New study looks at how to reduce the risk of children developing peanut allergies
This Feb. 20, 2015 file photo, photo shows an arrangement of peanuts in New York. (AP Photo/Patrick Sison, File)
WINNIPEG -- A new study has found a way to potentially reduce the risk of children developing a peanut allergy.
The study, led by researchers from the University of Manitoba as well as McMaster University looked at how a baby's sensitivity to peanuts was affected if the mother was eating peanuts while breastfeeding, and also introducing peanut products to babies before they were a year old.
Dr. Meghan Azad, who is an associate professor at the U of M and is also with the Children's Hospital Research Institute of Manitoba, is the lead researcher on this study and said the theory is called the triple exposure hypothesis.
"(Peanut allergies) are a big problem and have really increased over the last couple of decades," said Azad. "One of the questions in the child study has been to try and understand why some kids get food allergies and others don't and why it has increased so much in recent years."
Earlier studies had previously looked at just introducing peanut products before a baby's first birthday and it found the risk was reduced by 66 per cent.
Azad said this was a significant development as it showed previous advice from doctors to not introduce peanuts until kids were a couple of years old was not correct.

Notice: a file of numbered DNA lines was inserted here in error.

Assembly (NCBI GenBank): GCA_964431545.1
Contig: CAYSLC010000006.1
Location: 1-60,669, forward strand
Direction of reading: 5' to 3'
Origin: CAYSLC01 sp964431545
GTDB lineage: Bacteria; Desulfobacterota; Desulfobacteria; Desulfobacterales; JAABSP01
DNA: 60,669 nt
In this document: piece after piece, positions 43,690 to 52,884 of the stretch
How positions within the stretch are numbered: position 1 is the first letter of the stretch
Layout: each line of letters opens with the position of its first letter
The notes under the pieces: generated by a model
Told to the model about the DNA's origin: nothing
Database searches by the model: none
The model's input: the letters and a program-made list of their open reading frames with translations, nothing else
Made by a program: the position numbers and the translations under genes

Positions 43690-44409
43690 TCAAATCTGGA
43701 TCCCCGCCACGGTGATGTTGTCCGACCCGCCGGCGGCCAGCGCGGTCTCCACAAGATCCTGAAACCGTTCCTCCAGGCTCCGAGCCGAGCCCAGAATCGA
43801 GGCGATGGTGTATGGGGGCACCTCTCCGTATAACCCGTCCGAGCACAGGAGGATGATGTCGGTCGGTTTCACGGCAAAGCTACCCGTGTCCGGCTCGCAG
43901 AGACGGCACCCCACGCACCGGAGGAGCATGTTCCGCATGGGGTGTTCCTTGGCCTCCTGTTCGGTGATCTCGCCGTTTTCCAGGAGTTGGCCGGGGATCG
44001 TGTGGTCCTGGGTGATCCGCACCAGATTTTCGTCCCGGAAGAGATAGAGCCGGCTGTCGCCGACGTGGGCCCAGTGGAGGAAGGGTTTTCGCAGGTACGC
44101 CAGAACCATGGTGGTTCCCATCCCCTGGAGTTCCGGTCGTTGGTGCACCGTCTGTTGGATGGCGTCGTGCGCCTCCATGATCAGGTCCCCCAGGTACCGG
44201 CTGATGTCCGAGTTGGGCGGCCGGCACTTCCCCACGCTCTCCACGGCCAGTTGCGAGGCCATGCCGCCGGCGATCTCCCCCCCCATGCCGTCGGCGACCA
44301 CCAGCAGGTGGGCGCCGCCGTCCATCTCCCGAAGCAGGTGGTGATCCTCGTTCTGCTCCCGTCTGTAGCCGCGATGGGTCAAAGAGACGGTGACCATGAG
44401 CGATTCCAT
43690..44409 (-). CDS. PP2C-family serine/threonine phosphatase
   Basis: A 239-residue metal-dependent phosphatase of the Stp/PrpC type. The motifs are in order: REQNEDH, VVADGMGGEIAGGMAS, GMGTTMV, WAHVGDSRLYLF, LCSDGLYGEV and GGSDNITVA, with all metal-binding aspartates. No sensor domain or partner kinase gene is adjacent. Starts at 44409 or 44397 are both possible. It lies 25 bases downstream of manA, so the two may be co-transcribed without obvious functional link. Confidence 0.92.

"Giving peanuts early is good and so the guidelines have been reversed."
Azad is a breastfeeding researcher and she wanted to know if there were even more benefits with breastfeeding and breast milk.
The research found that when adding the mother eating peanuts while breastfeeding component, the risk dropped even more to 88 per cent.
Azad said now the next step is to figure out why this is the case.
"Our ideas are there is something in breast milk that is helping boost the infant's immune system in a way that prevents allergies and that this happens when a mom is eating peanuts."
While this theory hasn't been tested on other food allergies, Azad said there is a possibility this could apply to more than just peanuts.
Azad said this new information could not only help the child, but also their family, as she noted a peanut allergy can be hard for a lot of people.
"Everyone has to be very careful about having nuts in the house," she said, "but there is also a social impact of that, not being able to participate at birthday parties, possibly being bullied at school. So food allergies have a really big rippling effect in society."
The study was done over 10 years and looked at kids born between 2010 and 2012. Researchers gathered data from 2,759 mothers and infants.
The study was published in the Journal of Developmental Origins of Health and Disease.